UBC : Stand up for hip health research
UBC : Stand up for hip health research

UBC : Stand up for hip health research

The University of B.C. says it’s making progress using a state-of-the-art MRI machine – of which only 12 exist in the world – to study joint aches.

The machine is an upright, open MRI that allows a subject to sit, stand or squat while having the procedure, so the effects of the activities on a person’s joints can be observed in greater detail.

“This machine tells us a lot more about people’s joints than normal MRI,” says biomedical engineer David Wilson, a professor in UBC’s Department of Orthopaedics and researcher at the Vancouver Coastal Health Research Institute’s Centre for Hip Health and Mobility.

“With normal MRI all we get is a snapshot of the damage to the tissues in the joint. What this scanner lets us do is scan the joints in action so we can gain much greater insight into what’s causing the pain and tissue degeneration,” Wilson says.

Joint effort

Being able to capture joints in different positions is essential to Wilson and his team in their quest to learn more about joint pain.

They’re particularly interested in studying hip osteoarthritis, a painful condition caused by the wear and tear of the hip joint, which allows us to sit, stand, run and walk.

Understanding hip osteoarthritis–which affects up to one million Canadians, many of whom are seniors–is of critical importance. Since there is no cure early prevention is key, which is why Wilson and his team are following a group of middle-aged people over the next five years to monitor their hip health.

“We want to learn more about people who are at risk before they get the disease,” Wilson explains. “We want to find out why some people have their joints degenerate very quickly, and why some have their joints degenerate slowly.”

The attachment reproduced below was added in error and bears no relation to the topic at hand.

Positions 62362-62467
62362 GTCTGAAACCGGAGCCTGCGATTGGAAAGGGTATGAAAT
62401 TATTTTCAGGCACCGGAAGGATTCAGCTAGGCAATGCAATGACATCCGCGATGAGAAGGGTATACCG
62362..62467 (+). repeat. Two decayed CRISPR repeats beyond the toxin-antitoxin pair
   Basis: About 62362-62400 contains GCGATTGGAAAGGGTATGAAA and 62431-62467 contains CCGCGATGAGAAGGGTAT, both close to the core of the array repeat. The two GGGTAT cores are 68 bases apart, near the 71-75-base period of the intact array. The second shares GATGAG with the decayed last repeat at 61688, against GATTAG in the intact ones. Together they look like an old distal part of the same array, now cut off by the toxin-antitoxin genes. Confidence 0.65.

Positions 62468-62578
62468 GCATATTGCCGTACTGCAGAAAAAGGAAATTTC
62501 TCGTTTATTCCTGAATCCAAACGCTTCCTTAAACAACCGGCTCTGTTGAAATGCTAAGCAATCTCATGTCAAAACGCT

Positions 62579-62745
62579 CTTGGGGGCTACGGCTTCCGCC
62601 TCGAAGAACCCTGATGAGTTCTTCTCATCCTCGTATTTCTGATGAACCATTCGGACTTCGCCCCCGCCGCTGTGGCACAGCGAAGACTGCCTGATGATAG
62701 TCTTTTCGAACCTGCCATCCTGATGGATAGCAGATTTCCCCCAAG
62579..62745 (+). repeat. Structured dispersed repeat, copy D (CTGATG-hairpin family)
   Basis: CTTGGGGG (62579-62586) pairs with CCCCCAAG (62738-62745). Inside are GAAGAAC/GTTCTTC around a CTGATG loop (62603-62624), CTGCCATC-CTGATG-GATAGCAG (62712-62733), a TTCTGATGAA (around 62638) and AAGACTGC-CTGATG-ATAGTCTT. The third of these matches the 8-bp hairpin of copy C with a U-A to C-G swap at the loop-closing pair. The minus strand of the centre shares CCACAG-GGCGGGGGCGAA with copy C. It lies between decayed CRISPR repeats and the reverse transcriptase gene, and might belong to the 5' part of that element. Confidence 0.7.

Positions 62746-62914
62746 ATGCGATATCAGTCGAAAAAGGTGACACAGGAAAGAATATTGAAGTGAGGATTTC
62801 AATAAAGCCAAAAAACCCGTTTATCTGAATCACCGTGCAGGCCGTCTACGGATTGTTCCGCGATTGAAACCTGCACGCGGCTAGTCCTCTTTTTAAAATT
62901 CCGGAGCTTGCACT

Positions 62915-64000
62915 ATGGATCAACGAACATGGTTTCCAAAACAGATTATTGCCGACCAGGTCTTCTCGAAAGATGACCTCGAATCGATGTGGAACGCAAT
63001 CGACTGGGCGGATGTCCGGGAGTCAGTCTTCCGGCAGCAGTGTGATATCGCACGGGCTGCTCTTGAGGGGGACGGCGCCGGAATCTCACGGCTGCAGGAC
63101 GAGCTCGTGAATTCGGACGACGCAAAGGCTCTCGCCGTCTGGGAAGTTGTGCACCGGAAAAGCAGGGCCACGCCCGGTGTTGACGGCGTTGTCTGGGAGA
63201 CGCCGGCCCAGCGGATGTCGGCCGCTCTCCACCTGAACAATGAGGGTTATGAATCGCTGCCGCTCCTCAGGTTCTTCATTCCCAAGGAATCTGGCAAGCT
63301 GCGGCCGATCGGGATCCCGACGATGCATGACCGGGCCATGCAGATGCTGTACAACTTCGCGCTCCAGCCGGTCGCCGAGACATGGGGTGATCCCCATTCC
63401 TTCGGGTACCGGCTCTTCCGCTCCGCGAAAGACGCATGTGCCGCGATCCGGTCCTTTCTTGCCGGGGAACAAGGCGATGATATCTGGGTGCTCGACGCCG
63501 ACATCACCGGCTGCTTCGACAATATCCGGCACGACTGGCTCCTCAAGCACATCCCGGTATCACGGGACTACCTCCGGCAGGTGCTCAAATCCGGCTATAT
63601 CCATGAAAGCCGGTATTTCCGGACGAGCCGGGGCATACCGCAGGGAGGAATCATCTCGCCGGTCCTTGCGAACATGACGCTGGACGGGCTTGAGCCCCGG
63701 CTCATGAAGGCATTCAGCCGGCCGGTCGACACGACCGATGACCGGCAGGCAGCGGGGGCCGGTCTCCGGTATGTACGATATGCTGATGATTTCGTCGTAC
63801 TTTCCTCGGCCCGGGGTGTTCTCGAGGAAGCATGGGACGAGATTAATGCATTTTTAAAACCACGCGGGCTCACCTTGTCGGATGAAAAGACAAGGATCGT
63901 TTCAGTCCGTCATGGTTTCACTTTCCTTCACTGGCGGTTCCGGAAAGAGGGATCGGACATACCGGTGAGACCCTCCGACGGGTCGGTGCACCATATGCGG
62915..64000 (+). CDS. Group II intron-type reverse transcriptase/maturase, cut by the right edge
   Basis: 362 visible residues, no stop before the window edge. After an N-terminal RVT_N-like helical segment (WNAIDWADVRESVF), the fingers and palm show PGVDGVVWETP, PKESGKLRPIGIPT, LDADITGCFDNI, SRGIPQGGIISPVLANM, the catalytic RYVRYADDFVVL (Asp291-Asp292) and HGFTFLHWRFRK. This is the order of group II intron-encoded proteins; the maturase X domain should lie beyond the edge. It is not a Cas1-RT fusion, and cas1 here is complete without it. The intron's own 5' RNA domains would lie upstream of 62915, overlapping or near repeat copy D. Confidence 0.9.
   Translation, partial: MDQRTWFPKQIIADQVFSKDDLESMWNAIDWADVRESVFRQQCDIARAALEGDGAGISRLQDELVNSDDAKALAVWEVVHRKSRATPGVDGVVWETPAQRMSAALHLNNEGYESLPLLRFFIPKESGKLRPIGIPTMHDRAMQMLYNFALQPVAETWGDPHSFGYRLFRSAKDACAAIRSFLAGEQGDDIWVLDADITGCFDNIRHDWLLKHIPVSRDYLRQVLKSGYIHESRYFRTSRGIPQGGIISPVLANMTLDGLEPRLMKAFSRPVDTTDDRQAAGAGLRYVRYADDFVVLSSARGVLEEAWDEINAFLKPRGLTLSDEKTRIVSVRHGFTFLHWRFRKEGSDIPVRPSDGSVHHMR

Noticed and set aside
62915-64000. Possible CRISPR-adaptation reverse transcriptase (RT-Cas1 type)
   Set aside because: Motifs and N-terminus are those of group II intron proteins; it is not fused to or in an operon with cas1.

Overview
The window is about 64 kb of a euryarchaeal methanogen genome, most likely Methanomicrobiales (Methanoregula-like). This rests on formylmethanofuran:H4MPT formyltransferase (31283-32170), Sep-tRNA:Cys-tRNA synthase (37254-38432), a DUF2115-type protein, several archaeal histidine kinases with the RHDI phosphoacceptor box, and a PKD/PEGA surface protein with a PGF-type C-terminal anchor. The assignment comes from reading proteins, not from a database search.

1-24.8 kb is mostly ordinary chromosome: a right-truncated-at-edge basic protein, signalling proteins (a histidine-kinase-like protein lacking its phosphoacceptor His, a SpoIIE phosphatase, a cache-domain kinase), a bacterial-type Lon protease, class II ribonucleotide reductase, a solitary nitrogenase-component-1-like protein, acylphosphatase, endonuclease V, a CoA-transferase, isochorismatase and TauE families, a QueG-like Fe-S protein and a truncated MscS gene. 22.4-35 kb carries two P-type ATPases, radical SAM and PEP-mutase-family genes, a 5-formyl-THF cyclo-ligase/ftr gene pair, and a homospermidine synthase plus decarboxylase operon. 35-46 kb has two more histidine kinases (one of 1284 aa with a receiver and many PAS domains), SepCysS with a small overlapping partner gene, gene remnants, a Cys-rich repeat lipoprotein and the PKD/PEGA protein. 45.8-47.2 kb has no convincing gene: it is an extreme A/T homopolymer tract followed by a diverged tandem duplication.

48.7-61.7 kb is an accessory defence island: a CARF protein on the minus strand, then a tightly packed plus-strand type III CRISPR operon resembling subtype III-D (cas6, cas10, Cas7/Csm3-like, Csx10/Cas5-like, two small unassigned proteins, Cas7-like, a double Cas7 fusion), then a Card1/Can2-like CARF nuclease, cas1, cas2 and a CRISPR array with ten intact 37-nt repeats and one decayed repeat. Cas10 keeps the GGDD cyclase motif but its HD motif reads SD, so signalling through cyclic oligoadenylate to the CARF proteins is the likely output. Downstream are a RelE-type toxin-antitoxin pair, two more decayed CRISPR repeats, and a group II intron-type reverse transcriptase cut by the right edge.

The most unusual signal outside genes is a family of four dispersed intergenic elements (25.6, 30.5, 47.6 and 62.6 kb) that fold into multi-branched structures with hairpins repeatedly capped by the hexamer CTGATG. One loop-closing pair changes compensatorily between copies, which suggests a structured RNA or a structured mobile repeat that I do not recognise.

One of a kind

Currently, the machine at VGH is the only one in the world solely used for research purposes. Scans from the machine can reveal rare views of virtually every part of the body from the lungs to the spine to the feet. Blood flow and liquids can also be captured, including the build-up of fluid around the joints.

While the scanner has the potential to be used clinically, especially for imaging the body in positions that cannot be captured in the confines of traditional MRI, more research is needed before standing up for a scan becomes the new normal.

In the future, Wilson’s team hopes to establish definitive guidelines and protocols doctors can follow to advise individual patients on the best treatment option for their pain, whether it be medication, physical therapy or hip replacement surgery.

“If we can learn more about the cause of joint pain by leveraging the unique capabilities of this machine, we’re in a much better position to design effective treatment and prevention strategies for osteoarthritis,” Wilson says.


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